Although standardization of these procedures for terminal locations is subject to local considerations, specific criteria apply in developing new or revised arrival procedures. Normally, high performance airplanes enter the terminal area at or above 10,000 feet above the airport elevation and begin their descent 30 to 40 NM from touchdown on the landing runway. Unless pilots indicate an operational need for a lower altitude, descent below 5,000 feet above the airport elevation is typically limited to the descent area where final descent and glide slope intercept can be made without exceeding specific obstacle clearance and other related arrival, approach, and landing criteria. Your descent should not be interrupted by controllers just to ensure that you cross the boundaries of the descent area at precisely 5,000 feet above the airport elevation. A typical descent area is shown in Figure 4-11 on page 4-12.

Arrival delays typically are absorbed at a metering fix. This fix is established on a route prior to the terminal airspace, 10,000 feet or more above the airport elevation. The metering fix facilitates profile descents, rather than controllers using delaying vectors or a holding pattern at low altitudes. Descent restrictions normally are applied prior to reaching the final approach phase to preclude relatively high descent rates close in to the destination airport. At least 10 NM from initial descent from 10,000 feet above the airport elevation, the controller issues an advisory that details when to expect to commence the descent. ATC typically uses the phraseology, “Expect descent in (number) miles.” If cleared for a visual or contact approach, ATC usually restricts you to at least 5,000 feet above the airport elevation until entering the descent area. Standard ATC phraseology is, “Maintain (altitude) until (specified point; e.g., abeam landing runway end), cleared for visual approach or expect visual or contact approach clearance in (number of miles, minutes or specified point).”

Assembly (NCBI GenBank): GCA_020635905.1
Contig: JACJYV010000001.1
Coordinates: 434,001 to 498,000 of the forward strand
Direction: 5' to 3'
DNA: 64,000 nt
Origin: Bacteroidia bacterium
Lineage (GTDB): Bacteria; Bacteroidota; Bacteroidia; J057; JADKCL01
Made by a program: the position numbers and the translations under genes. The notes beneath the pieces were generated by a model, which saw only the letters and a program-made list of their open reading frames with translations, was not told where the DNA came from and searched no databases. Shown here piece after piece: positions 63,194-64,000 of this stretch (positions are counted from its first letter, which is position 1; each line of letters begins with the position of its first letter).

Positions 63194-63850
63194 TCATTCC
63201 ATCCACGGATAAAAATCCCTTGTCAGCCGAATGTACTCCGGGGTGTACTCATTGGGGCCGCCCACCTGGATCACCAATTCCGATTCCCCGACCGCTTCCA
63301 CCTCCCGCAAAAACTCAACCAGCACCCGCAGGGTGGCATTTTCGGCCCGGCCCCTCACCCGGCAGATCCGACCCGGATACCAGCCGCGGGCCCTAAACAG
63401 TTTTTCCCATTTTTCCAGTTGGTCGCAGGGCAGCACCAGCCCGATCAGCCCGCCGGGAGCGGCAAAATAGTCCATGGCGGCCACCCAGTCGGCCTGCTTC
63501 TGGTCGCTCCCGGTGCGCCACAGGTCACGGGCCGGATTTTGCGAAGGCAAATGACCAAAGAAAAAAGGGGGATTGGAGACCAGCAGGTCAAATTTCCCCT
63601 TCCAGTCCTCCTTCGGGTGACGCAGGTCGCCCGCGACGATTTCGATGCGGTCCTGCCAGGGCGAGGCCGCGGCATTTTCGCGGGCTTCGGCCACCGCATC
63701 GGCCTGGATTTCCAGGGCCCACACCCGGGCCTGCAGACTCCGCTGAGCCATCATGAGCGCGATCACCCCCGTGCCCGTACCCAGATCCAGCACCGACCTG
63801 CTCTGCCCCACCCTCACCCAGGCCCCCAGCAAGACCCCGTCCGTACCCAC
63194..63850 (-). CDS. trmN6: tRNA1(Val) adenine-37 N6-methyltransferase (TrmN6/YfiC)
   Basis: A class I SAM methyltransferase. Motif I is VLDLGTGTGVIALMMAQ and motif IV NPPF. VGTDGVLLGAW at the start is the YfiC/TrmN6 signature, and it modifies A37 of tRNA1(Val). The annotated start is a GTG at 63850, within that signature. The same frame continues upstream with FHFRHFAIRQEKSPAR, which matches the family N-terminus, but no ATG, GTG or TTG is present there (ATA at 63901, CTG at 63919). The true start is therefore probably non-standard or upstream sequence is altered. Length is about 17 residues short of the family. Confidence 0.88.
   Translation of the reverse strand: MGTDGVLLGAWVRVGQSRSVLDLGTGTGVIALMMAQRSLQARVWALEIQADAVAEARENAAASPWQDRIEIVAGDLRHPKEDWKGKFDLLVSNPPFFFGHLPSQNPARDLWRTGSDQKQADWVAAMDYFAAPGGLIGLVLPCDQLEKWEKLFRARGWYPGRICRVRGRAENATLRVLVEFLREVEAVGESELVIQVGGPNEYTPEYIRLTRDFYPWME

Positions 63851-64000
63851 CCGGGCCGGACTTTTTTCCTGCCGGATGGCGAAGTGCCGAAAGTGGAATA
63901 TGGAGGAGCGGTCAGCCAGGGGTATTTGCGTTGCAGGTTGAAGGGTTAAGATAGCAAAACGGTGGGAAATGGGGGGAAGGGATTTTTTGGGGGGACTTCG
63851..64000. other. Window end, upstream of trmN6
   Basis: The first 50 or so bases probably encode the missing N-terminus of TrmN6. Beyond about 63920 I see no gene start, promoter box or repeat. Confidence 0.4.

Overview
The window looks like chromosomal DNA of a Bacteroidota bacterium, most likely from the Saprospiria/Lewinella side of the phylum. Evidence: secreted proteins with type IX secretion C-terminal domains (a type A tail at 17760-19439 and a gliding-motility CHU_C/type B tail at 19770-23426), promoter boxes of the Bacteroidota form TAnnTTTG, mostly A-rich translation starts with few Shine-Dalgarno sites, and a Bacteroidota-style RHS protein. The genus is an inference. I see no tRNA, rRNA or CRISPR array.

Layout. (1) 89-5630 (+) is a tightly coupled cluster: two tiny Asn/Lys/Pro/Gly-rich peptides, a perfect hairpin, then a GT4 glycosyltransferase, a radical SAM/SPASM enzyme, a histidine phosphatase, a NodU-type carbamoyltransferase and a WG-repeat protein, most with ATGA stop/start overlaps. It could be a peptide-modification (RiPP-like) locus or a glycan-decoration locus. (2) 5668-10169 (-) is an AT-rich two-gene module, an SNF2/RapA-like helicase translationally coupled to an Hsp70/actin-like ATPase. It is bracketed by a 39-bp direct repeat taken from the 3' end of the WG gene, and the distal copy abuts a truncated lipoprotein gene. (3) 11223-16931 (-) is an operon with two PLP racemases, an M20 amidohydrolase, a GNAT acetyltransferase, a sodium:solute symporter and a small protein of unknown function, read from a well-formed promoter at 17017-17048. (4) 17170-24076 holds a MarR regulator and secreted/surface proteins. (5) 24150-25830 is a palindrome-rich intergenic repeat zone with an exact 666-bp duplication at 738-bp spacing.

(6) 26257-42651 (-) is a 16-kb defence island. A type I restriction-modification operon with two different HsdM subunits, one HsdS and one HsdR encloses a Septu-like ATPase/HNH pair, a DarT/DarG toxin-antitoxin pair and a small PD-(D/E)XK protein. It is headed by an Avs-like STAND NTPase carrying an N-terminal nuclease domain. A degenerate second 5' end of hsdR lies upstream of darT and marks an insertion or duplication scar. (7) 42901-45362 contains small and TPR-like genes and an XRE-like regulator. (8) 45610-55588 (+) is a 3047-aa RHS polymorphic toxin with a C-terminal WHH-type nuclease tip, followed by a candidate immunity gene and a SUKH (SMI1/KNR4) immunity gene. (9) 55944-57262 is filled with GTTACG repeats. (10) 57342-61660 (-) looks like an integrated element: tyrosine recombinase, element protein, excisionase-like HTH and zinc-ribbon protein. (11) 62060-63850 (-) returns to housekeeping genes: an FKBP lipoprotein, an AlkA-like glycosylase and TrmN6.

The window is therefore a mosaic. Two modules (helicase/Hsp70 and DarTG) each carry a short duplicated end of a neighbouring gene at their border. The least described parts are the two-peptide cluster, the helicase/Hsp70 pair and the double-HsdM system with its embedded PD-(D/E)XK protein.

Once the determination is made regarding the instrument approach and landing runway you will use, with its associated descent area,ATC will not permit a change to another navigational aid that is not aligned with the landing runway. When altitude restrictions are required for separation purposes, ATC avoids assigning an altitude below 5,000 above the airport elevation.

There are numerous exceptions to the high performance airplane arrival procedures previously outlined. For example, in a nonradar environment, the controller may clear the flight to use an approach based on a NAVAID other than the one aligned with the landing runway, such as a circling approach. In this case, the descent to a lower altitude usually is limited to the descent area with the circle-to-land maneuver confined to the traffic pattern. Also in a nonradar environment, contact approaches may be approved from 5,000 above the airport elevation while the flight is within a descent area, regardless of landing direction.

Descent areas are established for all straight-in instrument approach procedures at an airport and may be established for runways not served by an instrument approach procedure to accommodate visual and contact approaches. More than one runway (descent area) may be used simultaneously for arriving high performance airplanes if there is an operational advantage for the pilot or ATC, provided that the descent area serves the runway of intended landing.